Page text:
[{\rm{d}}N = {\Phi_0}\,{t_1}\,{t_2}\,\rho_{\rm{e}}\,{\rm{d}}V\, {{ {\rm{d}}\sigma_{\rm{KN}} }\over{ {\rm{d}}\Omega }}, \eqno(1)]

where Φ0 is the incident photon flux into a target object, t1 is the incident X-ray transmittance to a probing volume in the object, t2 is the scattered X-ray transmittance from the probing volume to an X-ray detector, ρe is the average electron density over the probing volume dV, and dσKN/dΩ is the Klein–Nishina differential cross section (Sharaf, 2001[Sharaf, J. M. (2001). Appl. Radiat. Isot. 54, 801-809.]). In the case of light-element gases, t1 and t2 are treated as constants to a good approximation. Therefore the intensity of Compton-scattered X-rays, dN, probes the electron density ρe. The ratio of molecular density to electron density, α, is defined by the following equation,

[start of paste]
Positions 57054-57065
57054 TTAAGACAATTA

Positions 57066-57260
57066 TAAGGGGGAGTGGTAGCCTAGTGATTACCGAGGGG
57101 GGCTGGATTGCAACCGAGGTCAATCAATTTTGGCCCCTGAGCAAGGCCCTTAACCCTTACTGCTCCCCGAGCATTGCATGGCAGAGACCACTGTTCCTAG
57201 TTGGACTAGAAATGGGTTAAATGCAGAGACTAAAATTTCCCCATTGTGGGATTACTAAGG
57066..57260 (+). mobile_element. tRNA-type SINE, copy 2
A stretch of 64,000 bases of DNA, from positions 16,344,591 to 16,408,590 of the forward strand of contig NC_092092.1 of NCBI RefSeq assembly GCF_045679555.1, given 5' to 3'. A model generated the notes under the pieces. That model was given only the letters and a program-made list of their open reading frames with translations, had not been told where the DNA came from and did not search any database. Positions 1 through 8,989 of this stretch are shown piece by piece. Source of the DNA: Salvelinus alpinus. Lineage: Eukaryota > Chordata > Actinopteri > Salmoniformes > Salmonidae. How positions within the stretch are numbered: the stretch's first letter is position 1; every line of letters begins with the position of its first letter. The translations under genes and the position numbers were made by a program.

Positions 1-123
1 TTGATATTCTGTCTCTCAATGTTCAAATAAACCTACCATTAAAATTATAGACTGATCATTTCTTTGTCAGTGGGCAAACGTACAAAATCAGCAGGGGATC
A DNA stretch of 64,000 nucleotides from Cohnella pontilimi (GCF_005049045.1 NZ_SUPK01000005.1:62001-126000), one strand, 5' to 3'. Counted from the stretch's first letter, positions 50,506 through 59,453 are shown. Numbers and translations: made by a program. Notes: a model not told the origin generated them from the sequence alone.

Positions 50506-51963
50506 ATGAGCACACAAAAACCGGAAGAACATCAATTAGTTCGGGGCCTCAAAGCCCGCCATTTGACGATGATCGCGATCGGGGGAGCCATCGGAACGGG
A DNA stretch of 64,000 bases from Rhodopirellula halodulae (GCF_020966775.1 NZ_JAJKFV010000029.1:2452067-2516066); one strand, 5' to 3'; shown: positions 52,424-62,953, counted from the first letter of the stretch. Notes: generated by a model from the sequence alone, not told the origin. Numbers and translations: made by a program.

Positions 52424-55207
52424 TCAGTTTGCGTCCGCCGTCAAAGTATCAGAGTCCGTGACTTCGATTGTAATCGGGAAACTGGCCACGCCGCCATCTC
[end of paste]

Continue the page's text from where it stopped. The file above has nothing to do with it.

[\alpha = \rho_{\rm{m}}\,/\rho_{\rm{e}}.\eqno(2)]

Here ρm denotes the molecular density. Since the flame system can be expressed by the ideal gas law (Tieng et al., 1992[Tieng, S. M., Lai, W. Z. & Fujiwara, T. (1992). Meas. Sci. Technol. 3, 1179-1187.]), we can estimate the temperature distribution from the electron density as follows,

[\rho_{\rm{m}}T = \alpha\rho_{\rm{e}}T = P/R. \eqno(3)]

Here, ρm = n/V denotes the molecular density, T the temperature and R the ideal gas constant. The ratio of the molecular density to the electron density, α, can be obtained assuming a combustion reaction. Therefore the intensity of Compton-scattered X-rays gives a temperature T if we regard the pressure P as a constant value of the ambient pressure, for example.